Tran Anh Hung, director The smell of green papaya (1993), experienced a long journey through the wilderness before returning to the spotlight The Passion of Dodin Buffan, It was released in theaters on November 8 and represents France in the Oscar race. He talks to us gently and candidly about his failures and the disappointment of French critics towards him.
I wouldn’t come here if…
…if my parents hadn’t met in rather Hitchcockian circumstances that made me want to tell stories. My father, a Vietnamese resettled in Laos, was a tailor in a very small town that the French army built from scratch to become a listening base. This city was called Seno, which means “southeast-northwest”.
My father made uniforms for the French army, but he had another passion, dancing. He regularly went to the neighboring village to participate in competitions, where he found partners for the occasion. One day he won a cup by dancing with a stranger. Trying to find out who it was, he finally found out which village he was in and went to see him. But this woman was married. As he wandered the streets in desperation, he came across another woman, a portrait of his date, whom he fell in love with. This very romantic story had a big impact on me and probably led me to cinema.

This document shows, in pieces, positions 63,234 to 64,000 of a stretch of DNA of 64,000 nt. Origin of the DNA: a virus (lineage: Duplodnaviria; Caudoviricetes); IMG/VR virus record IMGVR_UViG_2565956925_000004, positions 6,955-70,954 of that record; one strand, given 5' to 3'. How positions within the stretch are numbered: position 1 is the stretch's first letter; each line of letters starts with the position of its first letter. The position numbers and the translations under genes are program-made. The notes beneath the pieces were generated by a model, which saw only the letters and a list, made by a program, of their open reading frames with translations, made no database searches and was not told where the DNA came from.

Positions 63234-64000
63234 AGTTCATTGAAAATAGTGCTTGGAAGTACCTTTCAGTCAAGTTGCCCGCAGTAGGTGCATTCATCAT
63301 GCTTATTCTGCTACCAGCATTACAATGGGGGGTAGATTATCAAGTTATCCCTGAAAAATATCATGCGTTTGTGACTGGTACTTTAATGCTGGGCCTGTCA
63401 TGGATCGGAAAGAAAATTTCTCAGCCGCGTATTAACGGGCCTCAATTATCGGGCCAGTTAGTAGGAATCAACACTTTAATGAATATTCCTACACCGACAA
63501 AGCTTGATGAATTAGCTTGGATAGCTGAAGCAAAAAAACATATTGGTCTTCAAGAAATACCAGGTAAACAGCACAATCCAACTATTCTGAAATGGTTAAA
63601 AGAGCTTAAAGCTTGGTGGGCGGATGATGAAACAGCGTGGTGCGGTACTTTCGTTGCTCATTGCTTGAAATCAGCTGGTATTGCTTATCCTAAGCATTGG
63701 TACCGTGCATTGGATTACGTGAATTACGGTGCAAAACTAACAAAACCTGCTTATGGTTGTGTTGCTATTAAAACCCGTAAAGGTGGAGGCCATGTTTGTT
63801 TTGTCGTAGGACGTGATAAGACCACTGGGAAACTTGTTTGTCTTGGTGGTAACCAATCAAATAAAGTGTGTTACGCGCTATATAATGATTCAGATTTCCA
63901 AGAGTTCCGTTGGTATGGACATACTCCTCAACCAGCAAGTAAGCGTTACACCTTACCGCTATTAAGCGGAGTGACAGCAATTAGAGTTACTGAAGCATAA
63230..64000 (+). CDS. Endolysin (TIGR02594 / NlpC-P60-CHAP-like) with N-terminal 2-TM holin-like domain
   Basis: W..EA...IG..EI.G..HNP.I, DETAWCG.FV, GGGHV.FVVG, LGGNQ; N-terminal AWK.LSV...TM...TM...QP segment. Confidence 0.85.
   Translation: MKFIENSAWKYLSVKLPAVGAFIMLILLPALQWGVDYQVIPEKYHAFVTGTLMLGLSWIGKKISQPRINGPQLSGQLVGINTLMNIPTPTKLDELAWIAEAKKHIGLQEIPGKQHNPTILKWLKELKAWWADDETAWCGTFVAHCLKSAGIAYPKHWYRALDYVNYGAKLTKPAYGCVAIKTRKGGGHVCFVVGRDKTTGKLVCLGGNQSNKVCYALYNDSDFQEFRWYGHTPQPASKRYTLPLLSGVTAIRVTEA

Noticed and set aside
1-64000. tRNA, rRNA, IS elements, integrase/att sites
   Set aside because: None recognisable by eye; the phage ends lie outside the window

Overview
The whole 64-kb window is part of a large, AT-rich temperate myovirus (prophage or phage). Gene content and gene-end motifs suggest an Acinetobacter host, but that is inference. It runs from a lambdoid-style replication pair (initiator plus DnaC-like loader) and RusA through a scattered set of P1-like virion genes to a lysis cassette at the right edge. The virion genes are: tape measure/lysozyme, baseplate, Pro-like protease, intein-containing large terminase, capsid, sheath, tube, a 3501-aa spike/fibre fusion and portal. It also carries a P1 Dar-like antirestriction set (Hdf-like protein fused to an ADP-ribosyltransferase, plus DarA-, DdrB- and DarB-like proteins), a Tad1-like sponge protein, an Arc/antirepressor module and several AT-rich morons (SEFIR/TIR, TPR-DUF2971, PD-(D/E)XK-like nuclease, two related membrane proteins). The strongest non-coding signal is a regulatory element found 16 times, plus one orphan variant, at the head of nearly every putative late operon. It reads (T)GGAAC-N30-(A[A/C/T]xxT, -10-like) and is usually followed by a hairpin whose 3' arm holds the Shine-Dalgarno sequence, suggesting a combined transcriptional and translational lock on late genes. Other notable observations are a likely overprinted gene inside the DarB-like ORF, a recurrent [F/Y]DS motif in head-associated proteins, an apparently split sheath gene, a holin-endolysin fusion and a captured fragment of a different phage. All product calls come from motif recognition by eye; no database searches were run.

Was your mother Vietnamese too?
Yes. He came from a very poor family, he was illiterate and he helped my father in sewing. At the age of 9, after the death of his father, he studied with the master, whom he served as a craftsman.
He had a talent for telling stories. The people of the village gathered at the club to send him to the cinema, 7 kilometers away. He went there and back, rehearsing scenes, rehearsing actions, practicing walking like Gary Cooper or Henry Fonda, in order to perform all the roles in front of his audience. These names shook my childhood. My father’s storytelling ability was a great source of inspiration for me.
What are your memories of Laos?
We moved to the capital, Vientiane. I was outside a lot, my parents worked a lot. We lived not far from the Allianz Française, a large, half-empty building. I liked going there, primarily because it had new toilets that we didn’t have at home, as well as a library and a movie club.
Source: Le Monde
Ben Stock is a writer at Run Down Bulletin. With a finger on the pulse of the latest entertainment news, Ben provides in-depth coverage of the movies, music, and television shows that are capturing the world’s attention.